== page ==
It's been 40 years, but Doug Hoopes still remembers the big ones his grandfather used to pull out of the Provo River.

"But back then it was like any blue ribbon stream. Everything seems bigger when you're younger, but I remember fish over 10 pounds and some over 12 pounds," he said.Hoopes, who runs the Flyfisher's Den in his home town of Pleasant Grove, is one of four original members of what is now called the Utah Valley Flyrodders club formed 13 years ago. For years, he and other anglers raised on the Provo watched the river's fishing quality dwindle as the river became more popular and as road and dam construction proceeded with little consideration for the fishery.

But fishing has made a comeback in recent years, especially brown trout fishing since regulations were implemented in 1980 between Deer Creek Dam and Olmstead diversion Dam. Anglers hope the river's best fishing is still in the future.

"This river has really made a great comeback since regulations were changed to allow only artificial lures and flies" and let anglers keep only two fish under 15 inches, said Sundance Manager Brent Beck. "It's coming back to what it was 20 years ago.

"There for several years it was kind of downhill. But it's become a great fly-fishing stream. It would be a shame for us to ignore it and not take better care of what we do with it."

Especially when the river's fishing quality has drawn the attention of two major magazines, Beck said. While a Field and Stream article is still in the planning stages, an article in Fishing World is scheduled for publication next spring. Editors from both magazines, including fishing authority George Reiger, visited The Provo last summer and "were really blown away by the Provo River and the quality of the fishing. They constantly remarked about the beauty of the river and its accessibility."

Unfortunately, local anglers say say, not everyone shares their respect for the Provo River and its resources. Had representatives from 14 seperate groups been unable to reach a compromise last month, flows from Deer Creek Reservoir likely would have dropped from a federally guaranteed flow of 100 cubic feet per seconds to 60 cfs.

While Bureau of Reclamation officials have claimed the reduced flows were necessitated by water shortages, anglers claim the bureau has aggravated problems by overselling Provo River water.

Study results released Monday indicate that a flow of 60 cfs would have damaged fish habitat and devastated the six miles of high quality brown trout fishery between Deer Creek Dam and Olmstead Diversion Dam. Instead, flows were reduced to 85 cfs, with fishing being disallowed indefinately on the six-mile stretch/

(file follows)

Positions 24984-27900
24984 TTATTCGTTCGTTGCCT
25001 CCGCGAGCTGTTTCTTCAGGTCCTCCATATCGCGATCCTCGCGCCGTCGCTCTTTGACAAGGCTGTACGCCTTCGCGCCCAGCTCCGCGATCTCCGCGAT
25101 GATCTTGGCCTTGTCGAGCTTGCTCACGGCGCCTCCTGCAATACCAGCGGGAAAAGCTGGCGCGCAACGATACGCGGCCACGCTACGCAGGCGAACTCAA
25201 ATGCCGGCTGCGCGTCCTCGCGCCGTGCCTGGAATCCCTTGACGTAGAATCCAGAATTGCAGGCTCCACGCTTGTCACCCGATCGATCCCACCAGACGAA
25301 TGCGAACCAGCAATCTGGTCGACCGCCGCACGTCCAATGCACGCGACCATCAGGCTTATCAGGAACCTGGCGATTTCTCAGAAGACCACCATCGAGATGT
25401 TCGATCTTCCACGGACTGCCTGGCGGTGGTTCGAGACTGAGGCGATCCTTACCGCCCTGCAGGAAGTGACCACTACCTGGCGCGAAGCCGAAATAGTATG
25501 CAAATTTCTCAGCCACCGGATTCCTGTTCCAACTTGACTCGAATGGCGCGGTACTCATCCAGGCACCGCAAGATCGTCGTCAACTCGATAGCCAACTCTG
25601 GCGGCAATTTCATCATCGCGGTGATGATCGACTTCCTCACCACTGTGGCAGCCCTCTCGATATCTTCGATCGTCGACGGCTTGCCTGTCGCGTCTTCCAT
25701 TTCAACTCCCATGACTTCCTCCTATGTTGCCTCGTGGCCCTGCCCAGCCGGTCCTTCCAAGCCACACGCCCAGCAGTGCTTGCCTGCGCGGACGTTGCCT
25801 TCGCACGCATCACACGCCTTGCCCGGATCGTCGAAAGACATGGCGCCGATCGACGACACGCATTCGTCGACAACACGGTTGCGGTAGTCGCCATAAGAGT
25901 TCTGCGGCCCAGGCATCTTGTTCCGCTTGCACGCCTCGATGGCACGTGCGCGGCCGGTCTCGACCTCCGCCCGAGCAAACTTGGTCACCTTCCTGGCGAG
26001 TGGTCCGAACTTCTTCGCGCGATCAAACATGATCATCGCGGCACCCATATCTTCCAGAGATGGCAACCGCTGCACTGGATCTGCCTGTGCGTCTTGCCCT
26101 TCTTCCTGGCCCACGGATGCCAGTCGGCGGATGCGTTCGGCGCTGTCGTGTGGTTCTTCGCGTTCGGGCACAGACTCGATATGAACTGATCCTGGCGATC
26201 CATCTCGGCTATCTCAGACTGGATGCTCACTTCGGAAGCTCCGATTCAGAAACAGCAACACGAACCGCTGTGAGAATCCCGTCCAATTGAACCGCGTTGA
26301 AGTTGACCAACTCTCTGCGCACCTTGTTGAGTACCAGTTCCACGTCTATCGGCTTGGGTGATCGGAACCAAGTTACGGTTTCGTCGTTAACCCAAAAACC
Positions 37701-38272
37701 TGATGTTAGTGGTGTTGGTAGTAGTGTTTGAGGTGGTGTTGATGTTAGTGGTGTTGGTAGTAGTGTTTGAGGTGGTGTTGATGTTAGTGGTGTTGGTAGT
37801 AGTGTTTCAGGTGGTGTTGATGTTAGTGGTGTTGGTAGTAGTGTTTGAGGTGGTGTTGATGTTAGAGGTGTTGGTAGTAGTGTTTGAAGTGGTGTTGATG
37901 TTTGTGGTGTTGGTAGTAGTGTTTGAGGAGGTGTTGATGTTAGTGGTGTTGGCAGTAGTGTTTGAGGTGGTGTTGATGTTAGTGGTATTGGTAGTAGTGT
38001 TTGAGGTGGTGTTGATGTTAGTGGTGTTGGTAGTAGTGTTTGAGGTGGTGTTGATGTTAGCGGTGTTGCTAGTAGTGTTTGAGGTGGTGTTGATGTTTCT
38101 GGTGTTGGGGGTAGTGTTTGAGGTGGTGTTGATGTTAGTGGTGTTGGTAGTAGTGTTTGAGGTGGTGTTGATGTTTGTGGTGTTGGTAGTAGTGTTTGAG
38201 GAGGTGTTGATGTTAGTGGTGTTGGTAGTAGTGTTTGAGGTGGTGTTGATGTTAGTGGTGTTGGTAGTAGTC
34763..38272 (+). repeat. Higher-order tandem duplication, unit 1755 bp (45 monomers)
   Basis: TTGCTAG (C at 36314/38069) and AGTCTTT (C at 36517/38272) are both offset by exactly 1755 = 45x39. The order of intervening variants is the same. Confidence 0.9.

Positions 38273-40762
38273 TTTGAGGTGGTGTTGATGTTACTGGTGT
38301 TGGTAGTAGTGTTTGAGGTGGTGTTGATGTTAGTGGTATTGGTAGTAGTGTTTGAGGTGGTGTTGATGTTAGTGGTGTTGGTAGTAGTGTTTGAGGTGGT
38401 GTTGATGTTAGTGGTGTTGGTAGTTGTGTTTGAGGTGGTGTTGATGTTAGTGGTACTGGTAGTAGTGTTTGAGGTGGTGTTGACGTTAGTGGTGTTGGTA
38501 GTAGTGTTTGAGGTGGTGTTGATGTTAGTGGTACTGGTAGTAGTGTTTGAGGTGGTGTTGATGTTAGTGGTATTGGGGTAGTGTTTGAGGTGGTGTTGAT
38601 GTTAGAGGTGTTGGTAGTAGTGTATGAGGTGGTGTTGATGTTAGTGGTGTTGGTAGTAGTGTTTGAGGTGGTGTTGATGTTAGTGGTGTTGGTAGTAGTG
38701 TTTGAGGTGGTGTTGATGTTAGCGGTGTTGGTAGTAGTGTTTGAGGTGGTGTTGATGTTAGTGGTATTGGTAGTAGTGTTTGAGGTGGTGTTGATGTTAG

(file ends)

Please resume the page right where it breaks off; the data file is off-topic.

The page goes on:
Charlie Thompson, Utah Division of Wildlife Resources regional fisheries manager, said anglers who ignore regulations put an added burden on the division's efforts to improve fishing.

"By now, we had hoped to let people keep two 20-inch fish, but we're not there yet. People are still stealing fish."

Approximately 500 people are arrested annually for disregarding regulations. Thompson said people who want to use or keep more than two fish can fish below Olmstead. The area, whcih was stocked with 35,000 rainbow trout this summer, is still open for fishing, he said.

"For people who know how to fish the Provo River, it's really an excellent place to fish," he said.

Thompson hopes results from the biological study will dissuade the Bureau of Reclamation and others from recommending further flow reductions.

"There's already a habitat loss" from last month's reduction, he said. But because the flow was dropped before spawning began, Thompson is optimistic next year's egg hatch will be good.

"It's just too soon to know how we're going to come out," he said. "I don't know know where we'll end up."

Thompson said the river has been managed better in recent years than in the past, but recent progress to improve fishing could be easily reversed. Anglers who know the history of the Provo River agree.

"Our natural resources are very limited. Why rape them in the name of progress?" Hoopes asked. "If you don't respect what you've got, then you won't have it very long."

Added Beck: "All of us need to protect a quality water like this for its beauty, the hiking along it, the train ride and the fishery. There are a lot of reasons for us all to protect that river."

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